Plenity is a New FDA Cleared Supplement for Weight Loss

Plenity is an FDA cleared supplement for weight management made from naturally derived cellulose and citric acid. Three capsules are taken twice a day, 20 minutes before lunch and dinner with 16 ounces of water. The capsules swell up to fill your stomach to make you feel full. The ingredients are not absorbed systemically and are eliminated from the body in the same manner as food. The average weight loss with Plenity is about 10% (about 22 pounds).

Plenity is only available by prescription. Insurance does not cover Plenity, and it costs about $100 per month, which is comparable to other weight loss medications such as Qsymia or Contrave.

The concept behind Plenity is different than other weight loss medications such as semaglutide that work in the appetite center of the brain. Plenity physically fills the stomach, and when taken right before a meal, there is very little room left in the stomach. The concept is like a temporary gastric balloon taken before each meal. A regular gastric balloon stays in the stomach for 4-6 months. In my experience, the long-term results from gastric balloons have not been encouraging and there can be quite a few complications. The hope is that Plenity is a safer and more effective alternative.

Remember, Plenity like other medications are not a magic bullet but simply a tool to help you sustain common sense lifestyle changes. There is no perfect medication for obesity. A medication that may work for a family member or a friend may not be the ideal medication for you. Treating obesity can be complicated so it is best to work with a knowledgeable health care professional who is dedicated to working with you over the long term.

Currently, weight loss medications approved by the Food and Drug Administration (FDA) for weight loss.

phentermine (Adipex-P®, Lomaira®)*

phendimetrazine (Bontril®)*

benzphetamine (Regimex®, Didrex®)*

orlistat (Xenical®, alli®)†

phentermine and topiramate ER (Qsymia®)†

Plenity®

naltrexone HCl and bupropion HCl (CONTRAVE®)†

liraglutide injection (Saxenda®)†

semaglutide injection (wegovy®)†

*Approved for short term use
†Approved for long term (chronic) use

If you’d like to learn more about permanent weight loss, please feel free to call us or schedule an appointment with Dr. Isaacs using the online booking tool on this website.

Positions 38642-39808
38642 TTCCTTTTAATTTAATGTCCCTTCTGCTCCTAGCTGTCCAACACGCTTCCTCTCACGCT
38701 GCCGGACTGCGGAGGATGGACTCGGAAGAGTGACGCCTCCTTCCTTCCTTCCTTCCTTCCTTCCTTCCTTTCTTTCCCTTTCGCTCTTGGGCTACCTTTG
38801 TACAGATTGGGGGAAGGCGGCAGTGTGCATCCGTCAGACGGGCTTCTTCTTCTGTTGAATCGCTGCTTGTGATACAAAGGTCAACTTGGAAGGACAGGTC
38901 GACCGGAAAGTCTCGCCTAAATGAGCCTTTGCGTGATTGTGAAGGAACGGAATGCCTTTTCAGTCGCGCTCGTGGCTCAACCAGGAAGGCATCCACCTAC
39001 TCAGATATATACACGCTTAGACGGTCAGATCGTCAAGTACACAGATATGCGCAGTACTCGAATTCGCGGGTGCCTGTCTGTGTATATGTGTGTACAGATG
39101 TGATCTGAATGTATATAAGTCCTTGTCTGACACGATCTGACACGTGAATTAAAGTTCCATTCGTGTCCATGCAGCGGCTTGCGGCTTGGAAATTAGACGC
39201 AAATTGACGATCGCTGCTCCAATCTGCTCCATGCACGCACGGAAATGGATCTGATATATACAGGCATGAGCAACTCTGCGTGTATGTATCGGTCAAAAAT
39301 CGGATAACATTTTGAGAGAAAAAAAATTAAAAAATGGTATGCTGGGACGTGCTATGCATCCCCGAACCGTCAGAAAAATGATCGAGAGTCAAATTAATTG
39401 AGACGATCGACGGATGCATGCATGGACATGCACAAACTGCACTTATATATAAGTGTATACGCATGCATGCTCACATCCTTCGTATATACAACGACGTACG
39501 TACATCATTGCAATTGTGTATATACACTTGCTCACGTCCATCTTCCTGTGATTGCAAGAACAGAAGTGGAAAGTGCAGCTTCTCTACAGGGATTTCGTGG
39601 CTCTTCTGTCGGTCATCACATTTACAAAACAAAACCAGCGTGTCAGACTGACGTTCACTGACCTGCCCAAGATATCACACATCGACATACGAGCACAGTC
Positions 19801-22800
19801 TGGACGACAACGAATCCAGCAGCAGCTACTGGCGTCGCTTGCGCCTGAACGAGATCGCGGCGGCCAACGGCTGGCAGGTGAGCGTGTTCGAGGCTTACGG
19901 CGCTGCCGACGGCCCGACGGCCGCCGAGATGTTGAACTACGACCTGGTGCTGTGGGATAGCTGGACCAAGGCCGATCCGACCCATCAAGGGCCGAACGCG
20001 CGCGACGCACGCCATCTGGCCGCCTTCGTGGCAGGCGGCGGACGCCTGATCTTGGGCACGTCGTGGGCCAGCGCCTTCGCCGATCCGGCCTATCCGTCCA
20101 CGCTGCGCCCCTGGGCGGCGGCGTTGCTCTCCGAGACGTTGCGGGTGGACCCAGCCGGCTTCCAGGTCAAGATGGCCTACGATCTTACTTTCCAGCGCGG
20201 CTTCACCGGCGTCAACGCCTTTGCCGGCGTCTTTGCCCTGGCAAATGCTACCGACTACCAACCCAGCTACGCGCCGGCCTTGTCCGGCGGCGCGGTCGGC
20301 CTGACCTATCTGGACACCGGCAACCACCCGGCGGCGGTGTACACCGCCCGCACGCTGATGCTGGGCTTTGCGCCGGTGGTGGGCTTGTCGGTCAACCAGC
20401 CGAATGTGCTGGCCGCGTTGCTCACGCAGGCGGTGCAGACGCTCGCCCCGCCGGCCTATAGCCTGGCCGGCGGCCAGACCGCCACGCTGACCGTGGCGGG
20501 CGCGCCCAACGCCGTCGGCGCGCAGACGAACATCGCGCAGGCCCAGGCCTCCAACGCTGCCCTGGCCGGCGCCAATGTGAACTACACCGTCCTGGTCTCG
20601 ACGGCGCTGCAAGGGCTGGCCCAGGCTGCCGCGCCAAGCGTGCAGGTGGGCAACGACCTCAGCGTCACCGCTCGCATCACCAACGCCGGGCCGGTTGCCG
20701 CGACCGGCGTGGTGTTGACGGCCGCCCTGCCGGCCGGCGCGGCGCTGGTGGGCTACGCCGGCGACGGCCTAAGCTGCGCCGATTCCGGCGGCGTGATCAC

Author
Scott Isaacs, MD Endocrinologist and Weight Loss Specialist

You Might Also Enjoy...

Top Strategies to Make the Holidays Healthier

What foods will you ADD to your shopping list and your menu? Make sure you have plenty of condiments, add-ins, extra HMR foods and fruits and vegetables on hand. Prep and plan as much as you can in advance, so you have meals and snacks ready.

Fatty Liver and Your Heart

Worldwide rates of obesity have reached pandemic levels. Excess body fat, especially belly fat or visceral adipose tissue increases the changes for fatty liver disease also known as non-alcoholic fatty liver disease, or NAFLD.

Addressing weight regain after bariatric surgery

The average weight loss for patients who undergo bariatric surgery is around 33% of initial body weight compared to an average weight loss of 10% with anti-obesity medications and 3-5% with a low-calorie diet and lifestyle modification.

Long-term hormonal and metabolic adaptations to weight loss

Weight recidivism occurs because reducing body weight triggers adaptive mechanisms that drive weight regain. Body weight is tightly regulated by hormones from the GI tract, pancreas, and adipose tissue that act primarily in the hypothalamus to regulate foo

What You Need to Know About Fatty Liver

Fatty liver or nonalcoholic fatty liver disease (NAFLD) is a disorder in which too much fat builds up in the liver. Nonalcoholic steatohepatitis (NASH) occurs when that extra fat causes inflammation and scarring of the liver.

If It's Not My Thyroid Then What Is It?

Fatigue, weight gain, mood swings, poor concentration, memory issues, sweating, heart palpitations – your internet search says these are all symptoms of thyroid disease…but what happens when thyroid blood tests are actually normal?